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Prix 1987 - 2007

Ars Electronica Linz & ORF Oberösterreich

Augmented Fish Reality
Ken Rinaldo

Augmented Fish Reality is an interactive installation of five rolling robotic fish-bowl sculptures designed to explore inter-species and transspecies communication. These sculptures allow Siamese fighting fish to use intelligent hardware and software to move their robotic bowls themselves. Siamese fighting fish have excellent vision which allows them to see for great distances even outside the water. They have color vision and seem to like the color yellow.

The most recent research into fish intelligence in a publication edited by Culum Brown at the University of Edinburgh discusses revisions of fish intelligence, which appears to be much greater than formerly thought. Fish are now regarded as “steeped in social intelligence”, “pursuing”—according to the report—“Machiavellian strategies of manipulation, punishment and reconciliation”, while also displaying “cultural” traditions, cooperating with each other to look out for predators and obtain food. Fish are said to monitor the social prestige of other fish and to keep track of the relationships of other fish in their environment. It is now widely accepted that fish use tools and build nests, also that they exhibit “impressive long-term memories.” Fish have the ability to mentally map their environments while finding food, creating relationships with each other and avoiding predators.

This design employs four active infrared sensors around each bowl which allow the fish to move forwards and back and turn the bowls. By swim-ming to the edge of the bowl, the fish activates motorized wheels that move the robots in that direction. Humans interact with the artwork simply by entering the environment. In past artworks I have found that Siamese fighting fish move toward humans, presumably because they associate humans with food. Still, these are robots under fish control and the fish may choose to approach and/or move away from the human participants and each other. The bowls consist of a living environment of peace lilies, which help absorb the fishes’ waste fluids. The bowls and robots are designed to allow the fish to get to within a quarter of an inch of each other, allowing visual communication between the fish, both male and female. Small lipstick video cameras mounted at forty-five degree angles under two of the bowls film the interior of the fish bowls as well as the humans in the environment. These images are intercepted by transceivers and projected back onto the walls of the installation, giving human participants both the sense of looking into the interior of the tanks and of being immersed in the tanks themselves.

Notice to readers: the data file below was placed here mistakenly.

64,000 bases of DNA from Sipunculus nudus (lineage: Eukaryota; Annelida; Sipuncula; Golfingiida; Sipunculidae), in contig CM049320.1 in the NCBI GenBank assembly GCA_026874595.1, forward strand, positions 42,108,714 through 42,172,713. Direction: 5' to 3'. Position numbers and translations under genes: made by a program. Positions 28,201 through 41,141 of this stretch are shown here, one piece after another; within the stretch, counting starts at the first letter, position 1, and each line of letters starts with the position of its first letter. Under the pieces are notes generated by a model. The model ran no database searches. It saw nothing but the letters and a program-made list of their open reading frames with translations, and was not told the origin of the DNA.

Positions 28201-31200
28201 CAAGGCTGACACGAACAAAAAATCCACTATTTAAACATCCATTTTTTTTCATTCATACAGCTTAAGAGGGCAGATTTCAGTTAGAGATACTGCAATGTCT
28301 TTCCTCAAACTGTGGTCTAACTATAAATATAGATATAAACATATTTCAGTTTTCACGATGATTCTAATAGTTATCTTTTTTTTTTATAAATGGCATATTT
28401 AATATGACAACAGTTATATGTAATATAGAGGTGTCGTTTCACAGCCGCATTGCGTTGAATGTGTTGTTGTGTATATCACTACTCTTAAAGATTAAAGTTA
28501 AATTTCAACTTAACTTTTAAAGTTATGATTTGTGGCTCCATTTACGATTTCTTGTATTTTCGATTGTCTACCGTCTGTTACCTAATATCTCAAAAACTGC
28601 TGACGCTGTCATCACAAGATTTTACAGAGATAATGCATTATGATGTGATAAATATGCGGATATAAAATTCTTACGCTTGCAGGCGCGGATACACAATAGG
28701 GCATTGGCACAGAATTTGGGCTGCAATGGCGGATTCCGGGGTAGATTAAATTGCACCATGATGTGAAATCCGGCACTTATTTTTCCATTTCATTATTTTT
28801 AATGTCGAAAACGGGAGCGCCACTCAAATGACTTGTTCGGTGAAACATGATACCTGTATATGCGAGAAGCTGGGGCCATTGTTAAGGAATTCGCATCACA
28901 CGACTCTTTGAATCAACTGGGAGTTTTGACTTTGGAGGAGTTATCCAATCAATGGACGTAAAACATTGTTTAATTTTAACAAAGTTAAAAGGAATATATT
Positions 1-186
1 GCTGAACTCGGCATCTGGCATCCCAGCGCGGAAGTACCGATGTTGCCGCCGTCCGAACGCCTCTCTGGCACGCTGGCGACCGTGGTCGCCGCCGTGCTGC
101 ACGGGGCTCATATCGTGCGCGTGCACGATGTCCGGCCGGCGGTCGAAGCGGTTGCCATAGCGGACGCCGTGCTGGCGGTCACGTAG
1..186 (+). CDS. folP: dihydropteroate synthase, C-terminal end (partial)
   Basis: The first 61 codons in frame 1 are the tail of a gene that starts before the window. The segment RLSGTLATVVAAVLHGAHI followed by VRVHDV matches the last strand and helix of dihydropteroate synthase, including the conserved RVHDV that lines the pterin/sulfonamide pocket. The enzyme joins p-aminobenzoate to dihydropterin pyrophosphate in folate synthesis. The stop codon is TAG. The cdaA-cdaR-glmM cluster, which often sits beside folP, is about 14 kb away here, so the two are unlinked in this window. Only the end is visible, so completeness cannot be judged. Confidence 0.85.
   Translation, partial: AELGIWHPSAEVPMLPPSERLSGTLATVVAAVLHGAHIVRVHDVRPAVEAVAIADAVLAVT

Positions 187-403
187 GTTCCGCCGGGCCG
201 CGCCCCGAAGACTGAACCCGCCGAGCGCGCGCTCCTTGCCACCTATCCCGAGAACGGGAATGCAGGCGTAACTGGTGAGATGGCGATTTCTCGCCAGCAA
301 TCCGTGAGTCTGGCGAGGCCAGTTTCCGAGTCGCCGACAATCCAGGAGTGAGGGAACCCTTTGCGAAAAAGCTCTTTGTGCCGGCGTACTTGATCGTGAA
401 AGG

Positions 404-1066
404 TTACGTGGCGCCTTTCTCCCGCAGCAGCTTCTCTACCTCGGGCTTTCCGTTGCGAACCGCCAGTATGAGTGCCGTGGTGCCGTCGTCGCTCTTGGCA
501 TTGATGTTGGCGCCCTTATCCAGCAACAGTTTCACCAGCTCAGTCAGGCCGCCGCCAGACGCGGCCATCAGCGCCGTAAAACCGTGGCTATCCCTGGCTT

Siamese fighting fish are found in Thailand and throughout the Malay peninsula, and are called by the Thailanders “pla kat”, fish that bite or tear. Siamese fighting fish are particularly aggressive in the presence of other male Bettas. When they observe another Betta, they flare their gills and swim aggressively, and it is common for male Bettas in the same tank to fight to the death.

They are top breathers, which means they have to come up for air, allowing oxygen to come into direct contact with their blood. Male Bettas who are ready to spawn build extensive bubble nests which they use to attract females. Females that are ready to accept males allow them to bite them on the flanks. When the fish spawn, the female Betta is suspended upside down in a trancelike state, while the male wraps his body around the female in a U-shape. By exerting pressure, the eggs are dispelled and fall to the bottom. The males gently retrieve the eggs in their mouth and swim to the surface, spitting them into the bubble nest. This can continue for up to two hours with 60-70 embraces and the production of over 600 eggs.